Some of the country’s most senior lawyers sitting on the Child Sex Abuse inquiry have laid bare the extent of the breakdown in relations between its panelists and former Chairwoman in the run up to her resignation.
Professor Alexis Jay, who took over from Dame Lowell Goddard to lead the inquiry in August, revealed a “facilitator” had to be called in to mediate discussions and improve relations.
She admitted that had her predecessor not stepped down, it would have been “difficult” for the inquiry to deliver the best result possible for victims.
Goddard was also accused of keeping panel members “at a distance”, leading to an official complaint to the Home Office about her style of leadership.
At a committee meeting of MPs on Tuesday, Professor Jay and two of the inquiry’s panellists, Drusilla Sharpling and Ivor Frank, gave a damning account of their former chair’s management of the sensitive inquiry.
Frank said there were times Goddard did not find working with a group “a comfortable situation” and claimed the office was calmer when the New Zealand-born QC was abroad.
Asked whether she was a “nightmare to work with” by Home Affairs Select Committee interim Chair Tim Loughton, Frank said: “I would not use that language. I would prefer to say that there were challenges.”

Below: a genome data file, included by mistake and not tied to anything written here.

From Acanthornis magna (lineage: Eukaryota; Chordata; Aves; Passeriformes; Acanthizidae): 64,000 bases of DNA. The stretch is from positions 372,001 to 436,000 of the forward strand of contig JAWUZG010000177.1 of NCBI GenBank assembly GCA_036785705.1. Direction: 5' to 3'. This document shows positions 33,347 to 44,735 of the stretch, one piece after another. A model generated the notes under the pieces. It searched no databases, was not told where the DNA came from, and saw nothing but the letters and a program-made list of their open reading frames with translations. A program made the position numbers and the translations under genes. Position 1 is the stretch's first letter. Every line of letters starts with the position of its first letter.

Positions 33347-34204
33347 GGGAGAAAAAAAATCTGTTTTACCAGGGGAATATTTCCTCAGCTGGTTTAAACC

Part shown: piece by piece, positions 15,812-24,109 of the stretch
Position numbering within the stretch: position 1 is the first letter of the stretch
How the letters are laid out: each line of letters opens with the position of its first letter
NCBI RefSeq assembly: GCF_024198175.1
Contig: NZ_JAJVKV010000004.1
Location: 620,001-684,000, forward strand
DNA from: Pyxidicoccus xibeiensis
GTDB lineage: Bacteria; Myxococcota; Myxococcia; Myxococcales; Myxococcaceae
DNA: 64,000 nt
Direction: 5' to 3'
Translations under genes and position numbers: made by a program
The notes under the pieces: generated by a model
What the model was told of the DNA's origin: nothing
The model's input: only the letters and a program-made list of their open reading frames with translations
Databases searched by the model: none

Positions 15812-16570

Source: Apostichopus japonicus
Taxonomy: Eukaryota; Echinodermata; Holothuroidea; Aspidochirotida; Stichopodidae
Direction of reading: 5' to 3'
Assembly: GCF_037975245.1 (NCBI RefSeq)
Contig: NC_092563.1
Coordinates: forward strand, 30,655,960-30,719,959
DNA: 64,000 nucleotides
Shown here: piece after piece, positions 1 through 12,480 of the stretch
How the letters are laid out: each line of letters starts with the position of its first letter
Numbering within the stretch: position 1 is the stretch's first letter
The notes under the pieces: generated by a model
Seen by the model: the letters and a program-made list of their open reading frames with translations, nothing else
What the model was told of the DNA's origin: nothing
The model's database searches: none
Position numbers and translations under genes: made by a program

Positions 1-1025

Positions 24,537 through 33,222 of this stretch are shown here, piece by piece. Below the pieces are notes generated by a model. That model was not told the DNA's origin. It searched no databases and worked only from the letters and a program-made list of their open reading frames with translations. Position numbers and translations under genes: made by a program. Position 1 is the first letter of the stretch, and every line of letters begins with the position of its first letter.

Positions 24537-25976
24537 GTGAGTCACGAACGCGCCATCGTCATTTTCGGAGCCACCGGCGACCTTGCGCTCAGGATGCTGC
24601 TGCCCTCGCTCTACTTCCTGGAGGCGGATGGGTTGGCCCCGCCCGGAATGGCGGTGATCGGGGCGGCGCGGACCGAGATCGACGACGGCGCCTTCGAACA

His co-panelist Sharpling also contradicted an official line from the Home Office, saying she raised concerns about Goddard at the end of April - when Theresa May was still Home Secretary.
“At the end of April, I think the 26th, with the panel’s knowledge, I reported my concerns about the leadership of the inquiry to the then Director-General of the Home Office, Mary Calam,” she said.
That claim runs in direct contrast to the government, which has said it was only made aware of rumblings about misconduct and unprofessionalism by the panel against Goddard in July.
The role of Chair of the Independent Inquiry into Child Sexual Abuse has been dogged with controversy, after the resignation of successive lawyers who held the position.
When Goddard resigned in August, she said the inquiry had been beset by a “legacy of failure”.
It was set up in Theresa May in July 2014 and has seen four women Chair it. Baroness Butler-Sloss and Fiona Woolf both stood down in its first year over concerns about their impartiality.
Goddard took over in February 2015 but stood down a year and a half later citing her career and family life, 24 hours after criticism for taking three months holiday since being appointed.
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